The term switching, when used in the context of routers, describes the process of moving packets from one interface to another within a router. Packets in transit arrive at one interface and must be moved to another, based on routing information stored in the router.
Routing is the process of choosing paths and forwarding packets to destinations outside the physical router. Switching is the internal forwarding of packets between interfaces.
Just as there are different routing protocols for determining the external paths for packets, there are different internal methods for switching. These switching algorithms, or paths, are a valuable way to increase (or decrease) a router’s performance.
One of the biggest factors in how fast a packet gets from its source to its destination is the processing delay present in each router along the way. Different switching methods have vastly different impacts on a router’s performance. Choosing the right one—and knowing what to look for when there’s a problem—will help the savvy administrator keep a network running at peak performance.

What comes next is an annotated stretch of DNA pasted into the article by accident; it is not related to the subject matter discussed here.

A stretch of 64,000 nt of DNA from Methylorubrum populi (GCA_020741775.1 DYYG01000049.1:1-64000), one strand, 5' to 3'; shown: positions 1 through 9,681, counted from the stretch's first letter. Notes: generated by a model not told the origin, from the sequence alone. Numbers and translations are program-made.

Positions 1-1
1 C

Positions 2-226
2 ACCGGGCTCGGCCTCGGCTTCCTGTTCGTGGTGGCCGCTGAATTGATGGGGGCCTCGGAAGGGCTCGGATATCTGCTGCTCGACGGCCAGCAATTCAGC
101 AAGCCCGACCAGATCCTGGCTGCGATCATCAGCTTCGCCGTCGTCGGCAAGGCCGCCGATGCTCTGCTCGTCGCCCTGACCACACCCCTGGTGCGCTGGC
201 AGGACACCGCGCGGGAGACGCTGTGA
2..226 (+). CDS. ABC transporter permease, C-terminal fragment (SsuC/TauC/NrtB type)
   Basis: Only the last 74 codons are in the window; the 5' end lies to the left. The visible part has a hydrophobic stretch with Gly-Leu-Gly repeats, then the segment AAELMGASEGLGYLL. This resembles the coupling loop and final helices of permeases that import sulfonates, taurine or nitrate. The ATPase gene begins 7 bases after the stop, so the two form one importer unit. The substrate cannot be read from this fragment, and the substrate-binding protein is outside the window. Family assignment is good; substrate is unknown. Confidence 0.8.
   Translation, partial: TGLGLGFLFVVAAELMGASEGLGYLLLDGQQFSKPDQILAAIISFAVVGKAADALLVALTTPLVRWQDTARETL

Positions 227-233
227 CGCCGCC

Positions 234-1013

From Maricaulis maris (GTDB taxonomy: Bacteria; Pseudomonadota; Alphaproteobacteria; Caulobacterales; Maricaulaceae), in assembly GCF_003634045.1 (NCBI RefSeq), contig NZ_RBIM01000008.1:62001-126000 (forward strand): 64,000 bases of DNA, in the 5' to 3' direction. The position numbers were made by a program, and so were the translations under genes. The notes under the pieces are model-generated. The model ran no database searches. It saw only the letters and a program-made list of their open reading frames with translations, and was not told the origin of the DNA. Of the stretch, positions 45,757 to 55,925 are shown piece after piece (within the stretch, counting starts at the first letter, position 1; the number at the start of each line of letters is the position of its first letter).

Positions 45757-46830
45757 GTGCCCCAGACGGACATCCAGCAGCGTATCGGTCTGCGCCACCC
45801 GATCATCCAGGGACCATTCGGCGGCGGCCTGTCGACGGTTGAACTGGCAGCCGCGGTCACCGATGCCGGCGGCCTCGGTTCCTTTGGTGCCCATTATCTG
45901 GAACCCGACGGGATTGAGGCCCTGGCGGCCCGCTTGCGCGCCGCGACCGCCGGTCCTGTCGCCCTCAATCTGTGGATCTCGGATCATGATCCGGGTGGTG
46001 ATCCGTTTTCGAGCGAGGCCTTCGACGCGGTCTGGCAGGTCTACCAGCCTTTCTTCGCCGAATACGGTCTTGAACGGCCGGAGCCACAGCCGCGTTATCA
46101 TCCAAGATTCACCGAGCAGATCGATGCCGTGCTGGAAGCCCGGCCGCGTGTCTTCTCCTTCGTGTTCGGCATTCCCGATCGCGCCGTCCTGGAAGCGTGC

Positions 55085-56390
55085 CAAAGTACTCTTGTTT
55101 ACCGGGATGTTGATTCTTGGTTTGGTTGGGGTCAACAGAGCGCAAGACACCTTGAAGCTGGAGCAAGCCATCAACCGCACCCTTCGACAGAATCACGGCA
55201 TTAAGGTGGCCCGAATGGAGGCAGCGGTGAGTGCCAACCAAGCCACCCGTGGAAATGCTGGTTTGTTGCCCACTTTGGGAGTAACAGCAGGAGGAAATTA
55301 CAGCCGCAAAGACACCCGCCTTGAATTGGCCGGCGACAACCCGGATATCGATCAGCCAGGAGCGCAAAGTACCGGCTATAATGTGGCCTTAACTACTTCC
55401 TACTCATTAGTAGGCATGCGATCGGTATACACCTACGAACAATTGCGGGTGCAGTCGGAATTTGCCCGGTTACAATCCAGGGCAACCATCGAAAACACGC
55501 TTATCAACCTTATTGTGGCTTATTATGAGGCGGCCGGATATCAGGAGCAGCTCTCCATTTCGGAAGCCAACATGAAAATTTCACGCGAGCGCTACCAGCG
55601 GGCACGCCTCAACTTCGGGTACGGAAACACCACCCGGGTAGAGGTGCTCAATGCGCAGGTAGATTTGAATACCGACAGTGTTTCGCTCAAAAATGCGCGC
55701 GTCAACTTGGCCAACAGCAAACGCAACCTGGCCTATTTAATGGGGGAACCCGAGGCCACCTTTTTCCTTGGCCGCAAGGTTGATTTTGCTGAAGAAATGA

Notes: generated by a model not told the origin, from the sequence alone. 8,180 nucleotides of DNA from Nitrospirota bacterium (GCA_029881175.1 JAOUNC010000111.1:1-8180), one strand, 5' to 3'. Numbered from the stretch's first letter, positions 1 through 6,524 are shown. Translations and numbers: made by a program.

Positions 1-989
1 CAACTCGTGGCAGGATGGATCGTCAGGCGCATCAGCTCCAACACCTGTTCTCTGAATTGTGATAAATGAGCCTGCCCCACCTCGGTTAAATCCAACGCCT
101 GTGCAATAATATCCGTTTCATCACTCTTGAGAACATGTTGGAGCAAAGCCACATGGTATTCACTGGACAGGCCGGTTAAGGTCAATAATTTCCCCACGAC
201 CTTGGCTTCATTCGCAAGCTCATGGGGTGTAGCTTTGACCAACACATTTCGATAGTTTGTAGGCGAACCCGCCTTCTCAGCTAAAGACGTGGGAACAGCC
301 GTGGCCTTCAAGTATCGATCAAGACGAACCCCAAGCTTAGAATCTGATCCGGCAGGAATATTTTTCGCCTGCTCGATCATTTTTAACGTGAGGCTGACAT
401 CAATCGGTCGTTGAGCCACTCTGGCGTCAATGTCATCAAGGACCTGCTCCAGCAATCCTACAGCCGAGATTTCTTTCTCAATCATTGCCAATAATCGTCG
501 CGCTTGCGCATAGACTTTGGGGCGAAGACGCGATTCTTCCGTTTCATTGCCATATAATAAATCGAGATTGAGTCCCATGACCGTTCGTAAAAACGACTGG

A router must move packets from one interface to another, just like a switch. The decisions about how to move packets from one interface to another are based on the routing information base (RIB), which is built manually or by Layer-3 routing protocols. The RIB is essentially the routing table (see Chapter 9 for details). Nexus switches may have multiple RIBs called